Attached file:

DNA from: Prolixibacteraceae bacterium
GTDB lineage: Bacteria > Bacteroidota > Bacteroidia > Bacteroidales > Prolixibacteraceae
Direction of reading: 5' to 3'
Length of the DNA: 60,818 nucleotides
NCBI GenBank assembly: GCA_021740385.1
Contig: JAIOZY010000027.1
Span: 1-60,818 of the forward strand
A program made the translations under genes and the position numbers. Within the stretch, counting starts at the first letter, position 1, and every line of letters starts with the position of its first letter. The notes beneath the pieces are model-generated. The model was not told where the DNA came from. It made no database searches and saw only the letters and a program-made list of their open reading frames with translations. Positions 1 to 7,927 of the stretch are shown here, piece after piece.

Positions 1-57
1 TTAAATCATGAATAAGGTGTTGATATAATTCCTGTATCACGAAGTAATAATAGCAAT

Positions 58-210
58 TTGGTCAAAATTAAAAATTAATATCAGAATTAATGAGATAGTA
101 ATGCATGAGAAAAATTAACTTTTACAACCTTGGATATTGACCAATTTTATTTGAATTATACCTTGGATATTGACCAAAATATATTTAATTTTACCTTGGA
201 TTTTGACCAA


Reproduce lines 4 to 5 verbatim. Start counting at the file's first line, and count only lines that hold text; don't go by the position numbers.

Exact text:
Length of the DNA: 60,818 nucleotides
NCBI GenBank assembly: GCA_021740385.1